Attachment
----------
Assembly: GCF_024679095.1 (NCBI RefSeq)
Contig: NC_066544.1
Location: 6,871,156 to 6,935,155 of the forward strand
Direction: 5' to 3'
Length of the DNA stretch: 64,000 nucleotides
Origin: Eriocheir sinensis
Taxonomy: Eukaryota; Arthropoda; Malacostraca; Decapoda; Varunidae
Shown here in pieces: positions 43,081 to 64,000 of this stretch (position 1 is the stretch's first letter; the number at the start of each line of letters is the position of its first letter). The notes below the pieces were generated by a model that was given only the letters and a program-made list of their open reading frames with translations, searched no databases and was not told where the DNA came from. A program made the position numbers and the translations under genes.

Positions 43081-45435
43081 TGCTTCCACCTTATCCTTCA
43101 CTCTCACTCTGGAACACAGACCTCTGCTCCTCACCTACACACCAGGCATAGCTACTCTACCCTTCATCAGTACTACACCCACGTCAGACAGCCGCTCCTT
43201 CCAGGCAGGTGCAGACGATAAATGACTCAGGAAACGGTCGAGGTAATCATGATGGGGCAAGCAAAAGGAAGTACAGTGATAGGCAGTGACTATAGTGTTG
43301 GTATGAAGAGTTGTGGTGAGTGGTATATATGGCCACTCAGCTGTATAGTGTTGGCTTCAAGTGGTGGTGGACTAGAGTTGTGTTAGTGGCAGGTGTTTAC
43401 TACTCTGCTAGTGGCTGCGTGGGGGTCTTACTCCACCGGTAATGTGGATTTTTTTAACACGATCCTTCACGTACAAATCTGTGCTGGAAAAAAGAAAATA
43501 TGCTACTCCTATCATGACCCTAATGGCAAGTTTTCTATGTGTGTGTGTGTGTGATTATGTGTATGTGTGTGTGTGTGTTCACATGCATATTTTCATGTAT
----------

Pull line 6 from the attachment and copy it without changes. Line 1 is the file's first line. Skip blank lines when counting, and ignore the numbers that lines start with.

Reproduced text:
Origin: Eriocheir sinensis